East Side Anomaly - A Change of Pace on Angel's Staircase
As professional downhill riders, both Bryn Atkinson and I spend most of our year exploring.
The race circuit—and accompanying media and industry commitments—takes us around the world, from South Africa to Europe to all sorts of locations around North America.
Too often, it also keeps us from exploring out our backdoor. And living in Washington state, there is a lot of exploring to do.
One such gem is Angel’s Staircase, a 23-plus-mile trail that traverses from ponderosa forest to subalpine firs to open alpine ridges and lakes, climbing more than 5,000-feet and topping out at more than 8,000 feet—the highest singletrack in the state. Hidden between the Methow Valley and Lake Chelan, the trailhead is also a winding, four-hour drive from Seattle or Bellingham. In a region famous for its thick forests and near-sea-level descents, it’s somewhat of an anomaly.
Despite its secluded location, the trail is no stranger to mountain bikes. It’s in the Lake Chelan Backcountry recreation area, a parcel of National Forest open to horses, hikers, mountain bikers and dirt bikes, and during a short mountain-bike boom in Lake Chelan and the Methow Valley during the 90s (including NORBA race stops), it was a popular ride. It even earned the name “The Golden Lake Loop,” owing to its fiery larch forests.
Then the sport fell out of favor in the central part of the state during the late 90s and early 2000s. The alpine lakes, open ridges and soaring 8,000-foot peaks of the area were relegated to dirt bikes, horses and hikers.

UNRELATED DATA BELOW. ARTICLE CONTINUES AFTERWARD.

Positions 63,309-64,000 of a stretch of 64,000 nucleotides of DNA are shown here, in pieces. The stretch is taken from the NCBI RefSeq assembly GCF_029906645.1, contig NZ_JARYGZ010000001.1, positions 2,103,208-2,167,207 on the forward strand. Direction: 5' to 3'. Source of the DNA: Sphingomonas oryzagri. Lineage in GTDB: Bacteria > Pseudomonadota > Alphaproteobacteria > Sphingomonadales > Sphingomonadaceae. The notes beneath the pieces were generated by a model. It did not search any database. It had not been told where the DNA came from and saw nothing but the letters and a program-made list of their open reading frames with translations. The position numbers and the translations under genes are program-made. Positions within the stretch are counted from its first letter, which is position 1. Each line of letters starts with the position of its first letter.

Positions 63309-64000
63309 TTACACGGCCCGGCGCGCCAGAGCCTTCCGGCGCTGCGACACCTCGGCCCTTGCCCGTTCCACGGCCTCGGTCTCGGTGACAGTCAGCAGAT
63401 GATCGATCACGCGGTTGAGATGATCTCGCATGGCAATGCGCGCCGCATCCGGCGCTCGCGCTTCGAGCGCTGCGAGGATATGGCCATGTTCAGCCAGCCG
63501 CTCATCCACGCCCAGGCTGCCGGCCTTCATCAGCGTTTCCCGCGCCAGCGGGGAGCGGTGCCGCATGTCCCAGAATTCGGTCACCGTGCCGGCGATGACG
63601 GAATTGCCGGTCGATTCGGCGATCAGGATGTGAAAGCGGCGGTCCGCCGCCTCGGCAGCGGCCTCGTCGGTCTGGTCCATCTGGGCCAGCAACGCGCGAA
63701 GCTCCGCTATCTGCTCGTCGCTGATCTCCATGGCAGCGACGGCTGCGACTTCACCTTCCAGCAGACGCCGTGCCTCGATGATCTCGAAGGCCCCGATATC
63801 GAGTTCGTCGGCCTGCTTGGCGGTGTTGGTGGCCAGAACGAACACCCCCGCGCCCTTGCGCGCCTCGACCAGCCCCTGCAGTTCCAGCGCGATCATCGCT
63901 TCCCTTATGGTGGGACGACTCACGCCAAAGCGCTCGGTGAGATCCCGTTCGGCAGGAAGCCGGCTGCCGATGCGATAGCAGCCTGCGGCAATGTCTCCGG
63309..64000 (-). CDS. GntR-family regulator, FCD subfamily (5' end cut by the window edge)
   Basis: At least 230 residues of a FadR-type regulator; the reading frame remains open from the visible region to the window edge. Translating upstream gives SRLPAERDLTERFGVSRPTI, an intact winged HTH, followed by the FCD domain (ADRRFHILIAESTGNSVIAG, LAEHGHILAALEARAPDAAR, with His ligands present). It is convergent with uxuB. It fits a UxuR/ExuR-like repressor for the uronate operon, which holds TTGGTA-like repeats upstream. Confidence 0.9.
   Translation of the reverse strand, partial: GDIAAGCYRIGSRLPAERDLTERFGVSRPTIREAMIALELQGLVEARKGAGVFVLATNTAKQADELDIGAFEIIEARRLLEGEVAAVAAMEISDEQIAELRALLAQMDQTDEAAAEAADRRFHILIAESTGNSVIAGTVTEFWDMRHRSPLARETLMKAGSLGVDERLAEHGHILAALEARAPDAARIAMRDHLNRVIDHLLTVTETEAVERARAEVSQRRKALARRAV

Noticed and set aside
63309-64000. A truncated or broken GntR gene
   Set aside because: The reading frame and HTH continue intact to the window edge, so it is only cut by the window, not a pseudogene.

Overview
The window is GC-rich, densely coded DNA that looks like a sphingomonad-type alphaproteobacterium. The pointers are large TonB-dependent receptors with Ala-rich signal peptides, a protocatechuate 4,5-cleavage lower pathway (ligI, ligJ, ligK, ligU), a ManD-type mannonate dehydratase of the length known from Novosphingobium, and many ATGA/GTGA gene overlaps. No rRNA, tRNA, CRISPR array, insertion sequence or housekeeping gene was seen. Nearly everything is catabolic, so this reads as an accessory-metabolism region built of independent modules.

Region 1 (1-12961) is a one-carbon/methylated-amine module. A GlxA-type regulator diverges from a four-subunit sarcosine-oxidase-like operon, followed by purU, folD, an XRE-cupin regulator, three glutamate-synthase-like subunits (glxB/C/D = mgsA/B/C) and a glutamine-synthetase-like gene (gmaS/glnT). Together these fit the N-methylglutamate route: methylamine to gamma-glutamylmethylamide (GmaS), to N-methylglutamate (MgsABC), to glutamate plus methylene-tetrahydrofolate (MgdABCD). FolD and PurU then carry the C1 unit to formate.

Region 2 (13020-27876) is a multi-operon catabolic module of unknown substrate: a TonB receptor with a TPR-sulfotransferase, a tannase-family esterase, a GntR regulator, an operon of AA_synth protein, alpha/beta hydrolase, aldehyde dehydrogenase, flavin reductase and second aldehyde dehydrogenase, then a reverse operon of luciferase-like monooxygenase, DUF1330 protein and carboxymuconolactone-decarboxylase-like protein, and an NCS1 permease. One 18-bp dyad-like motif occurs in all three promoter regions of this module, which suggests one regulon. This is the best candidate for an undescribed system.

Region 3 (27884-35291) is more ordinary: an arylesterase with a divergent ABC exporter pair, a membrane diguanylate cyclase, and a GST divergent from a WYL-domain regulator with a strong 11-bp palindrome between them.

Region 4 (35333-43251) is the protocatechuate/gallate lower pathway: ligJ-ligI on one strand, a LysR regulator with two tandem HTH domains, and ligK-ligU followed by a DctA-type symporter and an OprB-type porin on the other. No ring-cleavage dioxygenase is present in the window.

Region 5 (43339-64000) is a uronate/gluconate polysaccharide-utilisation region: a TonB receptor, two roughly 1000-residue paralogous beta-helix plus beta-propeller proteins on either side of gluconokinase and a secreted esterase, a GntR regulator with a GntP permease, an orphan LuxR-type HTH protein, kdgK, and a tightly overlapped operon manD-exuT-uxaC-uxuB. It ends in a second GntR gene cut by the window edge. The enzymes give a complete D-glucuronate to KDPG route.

Now the trail is back in vogue for the mountain-bike world, and its reputation as a “classic” has been reaffirmed.
After a wild last month of our race season, Bryn and I decided to switch up the pace, switch off our phones and laptops and get out into our backyard. Considering its location and reputation, Angel’s Staircase was perfect. And so midweek in early October, we loaded up our Dodge Sprinter and headed east.
The North American Alps
For those not familiar with the central Cascade Mountains, they’re a dry and hot contrast to the rain-soaked forests of the west side. The expansive openness feels more like Montana at moments and Colorado at others, broken by the soaring granite and colorful alpine meadows that have led to the Cascades being called the “Alps of North America.”
From Bellingham, the quickest route to the Crater Lake trailhead is Highway 20, a Scenic Byway cutting through the heart of the Cascades. State Route 20 passes the blue-green waters of Diablo and Ross lakes, under soaring peaks and the stone monoliths of the Liberty Bells, before dumping out into the Methow Valley and the tiny town of Winthrop.
Alongside the Bavarian-themed Leavenworth, Winthrop is the most iconic tourist town in Washington. Its main street is lined with small shops and a wooden boardwalk, and all the buildings are meticulously Wild West themed, strange and quaint despite bustling crowds of tourists.
Pastries and Brewpubs